Protecting human health in all its forms is a task for society as a whole. This also includes mental health, as is now recognized for example by the Arctic Council (Arctic Council, 2020). Everybody who lives in the Arctic (and the same applies to other rural and remote regions) depends on the natural environment in one way or another, be it through food security or exposure to extreme climate, weather events, or other risks. Here it becomes evident that the effective protection of human health requires a holistic methodology, such as the “One Health” approach. It is not a coincidence that the University of Alaska in Fairbanks is home to a research center on One Health (University of Alaska Fairbanks, 2021) and that Finland’s Prime Minister Sanna Marin emphasized One Health in her 2020 speech to the General Assembly of the United Nations during a special session on COVID-19 (Marin, 2020). That speech is still well worth watching as it includes ideas that transcend politics but reflect values that are shared across the Arctic and that put people before profits. The protection of human life and health requires all hands on deck and the activation of all technological tools at our disposal, for everybody, everywhere, and without discrimination.
While the Arctic was used as an example of how the human right to health can be developed over time, the digitalization of health services is relevant for rural and remote regions around the world. As technological progress continues, the increasing inclusion of technical solutions will more and more become part of the legally valid expectations for the realization of the human right to health. The continuous realization of social rights is not limited to merely increasing more of the traditional infrastructures, such as hospitals, but also includes the adoption of new technologies, such as the vaccines against the SARS-CoV-2 virus, drones delivering pharmaceuticals, or telemedicine solutions that reach everybody who needs them.
Arctic Council (2020). “The Coronavirus in the Arctic: Spotlight on Mental Health”, 22 April 2020, https://arctic-council.org/news/the-coronavirus-in-the-arctic-spotlight-on-mental-health/.
Barrett, Olivia (2019). “Suicide rates and patterns among Indigenous Peoples of the Artic”, 27 June 2019, https://jsis.washington.edu/news/suicide-rates-and-patterns-among-indigenous-peoples-of-the-artic/.
Collins, Pamela Y. et al. (2017). “Suicide prevention in Arctic Indigenous Communities”, in: 4 The Lancet Psychiatry, pp. 92-94.
Cristani, Federica (2021). “Right to Privacy and Data Protection During the Coronavirus Crisis: the Debate Over the Use of Tracking Apps in Italy”, in: Kirchner, Stefan (ed.), Governing the Crisis: Law, Human Rights and COVID-19. Vienna: Lit Verlag, pp. 77-99.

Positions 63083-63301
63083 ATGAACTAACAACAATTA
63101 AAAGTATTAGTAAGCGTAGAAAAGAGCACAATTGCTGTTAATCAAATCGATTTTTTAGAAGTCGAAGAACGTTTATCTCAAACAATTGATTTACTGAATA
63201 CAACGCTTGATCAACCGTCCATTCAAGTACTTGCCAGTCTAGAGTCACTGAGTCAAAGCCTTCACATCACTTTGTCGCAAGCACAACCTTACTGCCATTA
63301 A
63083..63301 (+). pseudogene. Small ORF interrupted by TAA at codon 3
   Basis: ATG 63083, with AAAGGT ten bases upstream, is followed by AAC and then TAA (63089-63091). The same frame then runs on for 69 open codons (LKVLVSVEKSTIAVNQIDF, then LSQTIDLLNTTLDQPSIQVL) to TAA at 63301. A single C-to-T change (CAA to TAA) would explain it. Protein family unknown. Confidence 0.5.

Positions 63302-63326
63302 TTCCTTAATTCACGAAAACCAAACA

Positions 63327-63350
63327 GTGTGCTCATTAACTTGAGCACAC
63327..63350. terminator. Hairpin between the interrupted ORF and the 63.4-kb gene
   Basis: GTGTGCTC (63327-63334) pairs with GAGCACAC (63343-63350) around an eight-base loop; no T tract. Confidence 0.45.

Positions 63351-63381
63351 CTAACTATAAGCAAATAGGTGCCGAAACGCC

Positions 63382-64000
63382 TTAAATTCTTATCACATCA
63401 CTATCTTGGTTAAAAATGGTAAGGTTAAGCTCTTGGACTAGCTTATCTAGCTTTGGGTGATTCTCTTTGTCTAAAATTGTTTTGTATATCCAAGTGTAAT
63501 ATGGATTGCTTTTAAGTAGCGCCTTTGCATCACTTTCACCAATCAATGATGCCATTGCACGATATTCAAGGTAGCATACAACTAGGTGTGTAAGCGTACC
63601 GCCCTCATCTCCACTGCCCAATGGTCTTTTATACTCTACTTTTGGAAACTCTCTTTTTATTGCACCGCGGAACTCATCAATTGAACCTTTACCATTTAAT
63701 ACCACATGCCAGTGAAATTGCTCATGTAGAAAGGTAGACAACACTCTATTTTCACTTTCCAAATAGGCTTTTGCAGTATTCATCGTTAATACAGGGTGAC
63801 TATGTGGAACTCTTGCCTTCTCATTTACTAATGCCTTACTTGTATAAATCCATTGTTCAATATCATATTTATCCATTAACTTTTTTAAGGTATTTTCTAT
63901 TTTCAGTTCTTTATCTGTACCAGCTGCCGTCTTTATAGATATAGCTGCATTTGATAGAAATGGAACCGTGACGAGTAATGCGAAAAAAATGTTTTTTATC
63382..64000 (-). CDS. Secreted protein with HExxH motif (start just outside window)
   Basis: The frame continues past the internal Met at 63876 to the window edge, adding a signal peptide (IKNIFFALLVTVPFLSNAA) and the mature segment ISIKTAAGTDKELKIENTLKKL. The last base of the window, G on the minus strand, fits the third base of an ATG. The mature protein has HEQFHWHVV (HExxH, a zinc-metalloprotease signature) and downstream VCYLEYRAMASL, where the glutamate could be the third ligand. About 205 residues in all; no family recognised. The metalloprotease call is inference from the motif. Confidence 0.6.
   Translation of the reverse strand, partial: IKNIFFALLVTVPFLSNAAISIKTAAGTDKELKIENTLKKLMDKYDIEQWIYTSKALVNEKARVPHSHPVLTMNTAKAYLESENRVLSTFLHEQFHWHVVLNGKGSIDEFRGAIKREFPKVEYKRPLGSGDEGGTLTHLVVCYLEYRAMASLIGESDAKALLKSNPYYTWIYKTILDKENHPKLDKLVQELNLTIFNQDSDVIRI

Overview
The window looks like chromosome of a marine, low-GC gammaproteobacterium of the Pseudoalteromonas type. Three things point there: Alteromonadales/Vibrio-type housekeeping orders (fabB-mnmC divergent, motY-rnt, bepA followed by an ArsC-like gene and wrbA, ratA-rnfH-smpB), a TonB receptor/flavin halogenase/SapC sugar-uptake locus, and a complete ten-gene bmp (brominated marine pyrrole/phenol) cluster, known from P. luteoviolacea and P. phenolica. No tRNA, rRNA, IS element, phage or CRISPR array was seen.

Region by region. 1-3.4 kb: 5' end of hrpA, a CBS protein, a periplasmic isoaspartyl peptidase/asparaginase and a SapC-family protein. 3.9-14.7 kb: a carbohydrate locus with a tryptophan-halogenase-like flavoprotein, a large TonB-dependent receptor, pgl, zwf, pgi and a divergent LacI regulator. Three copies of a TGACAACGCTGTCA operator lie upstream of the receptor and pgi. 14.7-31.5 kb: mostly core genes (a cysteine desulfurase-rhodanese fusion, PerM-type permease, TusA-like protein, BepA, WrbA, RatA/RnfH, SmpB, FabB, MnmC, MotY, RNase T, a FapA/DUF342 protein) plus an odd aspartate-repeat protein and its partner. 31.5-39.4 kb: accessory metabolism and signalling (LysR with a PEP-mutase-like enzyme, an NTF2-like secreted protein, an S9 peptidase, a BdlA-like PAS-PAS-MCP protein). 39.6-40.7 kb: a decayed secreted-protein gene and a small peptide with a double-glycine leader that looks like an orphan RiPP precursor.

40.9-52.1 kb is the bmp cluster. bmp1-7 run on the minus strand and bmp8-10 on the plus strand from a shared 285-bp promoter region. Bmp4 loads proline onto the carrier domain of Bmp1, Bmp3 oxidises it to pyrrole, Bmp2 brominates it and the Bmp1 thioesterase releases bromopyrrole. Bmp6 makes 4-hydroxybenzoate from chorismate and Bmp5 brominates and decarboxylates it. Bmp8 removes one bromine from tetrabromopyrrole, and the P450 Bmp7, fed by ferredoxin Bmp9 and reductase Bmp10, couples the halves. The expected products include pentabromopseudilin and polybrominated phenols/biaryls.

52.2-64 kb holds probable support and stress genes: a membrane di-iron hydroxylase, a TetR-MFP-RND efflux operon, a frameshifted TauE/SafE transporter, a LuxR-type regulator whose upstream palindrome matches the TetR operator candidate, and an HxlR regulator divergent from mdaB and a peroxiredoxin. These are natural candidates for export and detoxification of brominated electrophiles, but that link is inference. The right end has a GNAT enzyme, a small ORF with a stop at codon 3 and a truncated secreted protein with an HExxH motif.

Haggarty, John M. et al. (2009). “Suicidality in a Sample of Arctic Households”, in: 38 Suicide and Life-Threatening Behavior, pp. 699-707.
International Covenant on Economic, Social and Cultural Rights (1966). Adopted 16 December 1966, entered into force 3 January 1976, 993 United Nations Treaty Series 3.
Kirchner, Stefan (2017). “Access to Mental Health Care in the Arctic”, in: 4 Russian Journal of Comparative Law, pp. 78-87.
Kirchner, Stefan (2020). “Mobile Internet Access as a Human Right: A View from the European High North”. in Salminen, Mirva; Zojer, Gerald & Hossain, Kamrul (eds.), Digitalisation and Human Security: A Multi-Disciplinary Approach to Cybersecurity in the European High North, pp. 141-173.
Lehti, Venla et al. (2009). “Mental health, substance use and suicidal behaviour among young indigenous people in the Arctic: A systematic review”, in: 69 Social Science & Medicine, pp. 1194-1203.
Marin, Sanna (2020). Prime Minister Marin at Special Session of the UN General Assembly 3-4 December 2020.
Salminen, Mirva & Päläs, Jenni (2021). “The COVID-19 Induced Societal Digital Leap: Incorporating a Legal View in the Responsibilisation of Individuals for Cybersecurity”, in: Kirchner, Stefan (ed.), Governing the Crisis: Law, Human Rights and COVID-19. Vienna: Lit Verlag, pp. 36-64.
Silvike, Anne & Kvernmo, Siv (2007). “Suicide attempts among indigenous Sami adolescents and majority peers in Arctic Norway: Prevalence and associated risk factor”, in: 30 Journal of Adolescence, pp. 613-626.
Trout, Lucas & Wexler, Lisa (2020). “Arctic Suicide, Social Medicine, and the Purview of Care in Global Mental Health”, in: 22 Health and Human Rights Journal, pp. 77-89.
University of Alaska Fairbanks (2021). “Center for One Health Research”, https://www.uaf.edu/onehealth/.
About the author
Prof. Dr. Stefan Kirchner is working at the intersection of international environmental law, human rights, and the law of the sea. In addition to practising law, he has taught international law at universities in Germany, Finland, Italy, Lithuania, Ukraine, and Greenland. His most recent books include “Security and Technology in Arctic Governance” (ed., 2022), “Governing the Crisis: Law, Human Rights and COVID-19” (ed., 2021), “El Ártico y su gente - Ensayos de derecho internacional” (2020), and “The Baltic Sea and the Law of the Sea - Finnish Perspectives” (with T. Koivurova, H. Ringbom and P. Kleemola-Juntunen, 2019). This text only reflects his personal opinion.
Thanks for reading International Law! Subscribe for free to receive new posts and support my work.